After elucidating echidna eccentricities in the preceding item, we now provide platypus paradoxes.
Did you know that the platypus bill is a finely tuned instrument with approximately 850,000 electrical and tactile receptors? These are far more sophisticated than those found in fish. When the platypus goes foraging underwater, a furry groove closes, covering its eyes and ears, and the nostrils on the bill are sealed shut. It becomes a high-tech predator -- despite all those snide remarks about its primitive nature.
The poison spurs on the back legs of the male platypus are nothing to fool around with. They can cause humans severe pain and weeks of paralysis. And a dog can lose its life when a platypus clamps its legs around its muzzle and drives in its spurs. But, ask evolutionists, how did this poison apparatus get on the hind legs? The supposed ancestors of the platypus, the reptiles, modified their salivary glands for venom delivery. How did the platypusses break from this evolutionary mold and innovate?
It's not consistent with the text!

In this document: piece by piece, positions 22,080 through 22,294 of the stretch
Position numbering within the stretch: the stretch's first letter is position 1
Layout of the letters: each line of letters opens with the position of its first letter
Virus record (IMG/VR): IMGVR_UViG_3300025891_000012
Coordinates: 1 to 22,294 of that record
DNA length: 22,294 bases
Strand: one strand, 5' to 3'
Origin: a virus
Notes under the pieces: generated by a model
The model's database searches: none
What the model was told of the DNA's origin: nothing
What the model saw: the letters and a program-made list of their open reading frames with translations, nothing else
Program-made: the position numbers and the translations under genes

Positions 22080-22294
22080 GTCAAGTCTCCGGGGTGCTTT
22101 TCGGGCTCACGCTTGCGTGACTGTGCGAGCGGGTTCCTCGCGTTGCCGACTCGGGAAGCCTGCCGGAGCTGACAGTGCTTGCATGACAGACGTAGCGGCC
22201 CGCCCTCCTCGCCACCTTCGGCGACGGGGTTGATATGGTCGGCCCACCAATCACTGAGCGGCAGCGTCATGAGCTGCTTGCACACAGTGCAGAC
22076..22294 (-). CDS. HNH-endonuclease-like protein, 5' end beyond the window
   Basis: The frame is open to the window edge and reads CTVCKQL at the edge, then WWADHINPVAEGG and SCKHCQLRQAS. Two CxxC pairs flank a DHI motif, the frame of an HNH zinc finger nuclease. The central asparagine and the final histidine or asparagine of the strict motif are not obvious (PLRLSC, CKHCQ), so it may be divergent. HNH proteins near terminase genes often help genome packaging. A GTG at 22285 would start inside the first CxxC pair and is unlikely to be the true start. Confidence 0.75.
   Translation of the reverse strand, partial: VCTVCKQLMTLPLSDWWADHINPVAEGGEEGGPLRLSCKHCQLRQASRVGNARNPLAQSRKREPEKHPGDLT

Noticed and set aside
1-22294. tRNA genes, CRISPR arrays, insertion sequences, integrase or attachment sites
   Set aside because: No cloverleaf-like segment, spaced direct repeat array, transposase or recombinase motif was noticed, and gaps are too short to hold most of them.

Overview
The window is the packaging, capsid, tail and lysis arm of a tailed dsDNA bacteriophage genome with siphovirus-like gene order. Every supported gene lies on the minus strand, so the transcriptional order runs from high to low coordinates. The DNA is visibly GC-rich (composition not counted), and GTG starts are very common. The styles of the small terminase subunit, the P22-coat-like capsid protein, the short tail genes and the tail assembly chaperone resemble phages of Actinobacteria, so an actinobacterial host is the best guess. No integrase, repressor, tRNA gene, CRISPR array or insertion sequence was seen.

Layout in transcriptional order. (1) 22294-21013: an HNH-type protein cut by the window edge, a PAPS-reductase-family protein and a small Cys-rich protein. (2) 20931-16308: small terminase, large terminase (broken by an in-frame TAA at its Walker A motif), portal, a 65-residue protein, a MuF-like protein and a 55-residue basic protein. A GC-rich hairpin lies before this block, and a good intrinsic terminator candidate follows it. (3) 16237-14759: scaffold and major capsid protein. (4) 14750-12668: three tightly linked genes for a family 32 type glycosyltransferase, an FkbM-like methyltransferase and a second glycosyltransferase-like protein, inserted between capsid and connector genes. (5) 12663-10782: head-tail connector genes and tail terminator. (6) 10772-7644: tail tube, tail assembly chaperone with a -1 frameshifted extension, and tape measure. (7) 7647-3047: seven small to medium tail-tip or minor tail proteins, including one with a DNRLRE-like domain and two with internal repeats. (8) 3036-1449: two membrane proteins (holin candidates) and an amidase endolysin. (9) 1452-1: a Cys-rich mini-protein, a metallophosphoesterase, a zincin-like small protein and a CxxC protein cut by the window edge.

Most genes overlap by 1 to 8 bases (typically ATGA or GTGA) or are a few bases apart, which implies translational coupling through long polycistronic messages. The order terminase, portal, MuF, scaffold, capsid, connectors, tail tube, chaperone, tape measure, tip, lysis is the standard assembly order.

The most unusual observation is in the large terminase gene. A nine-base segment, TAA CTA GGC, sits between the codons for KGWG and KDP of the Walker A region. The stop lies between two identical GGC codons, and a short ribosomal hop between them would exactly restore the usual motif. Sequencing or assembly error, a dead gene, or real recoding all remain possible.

The fossil record reveals that a platypus-like creature lived long before the Age of Mammals. These early platypusses had teeth in the adult phase, whereas their modern relatives replace their baby teeth with horny plates --
another innovation. Therefore, far from being a hodgepodge of parts left over from bird and reptile evolution, the platypus has actually pioneered several zoological features.
Very curious is the fact that the platypus is in many ways like the beaver -- a very, very distant relative both in distance and position on the Tree of Life. Both platypus and beaver are furry, aquatic creatures with webbed feet and a large, flat tail. We have saved the strangest part for the end! Platypusses, being Monotremes (one-enders) have a common vent for waste and reproduction. Beavers, it turns out, are among the very rare placental mammals that (like the birds) possess a cloaca --
a common vent for urine and excrement.
(Hoffman, Eric; "Paradoxes of the Platypus," Scientific American, 264:18, March 1991.)
Comment. The "beaver" part just mentioned was not in Hoffman's article; we added it because it underscores the ap parent convergent evolution of platypus and beaver.
Reference. For many more platypus curiosities, refer to BMA25, BMA50 in our catalog Biological Anomalies: Mammals I and BMO8 in Biological Anomalies: Mammals II. Information on these books may be found here.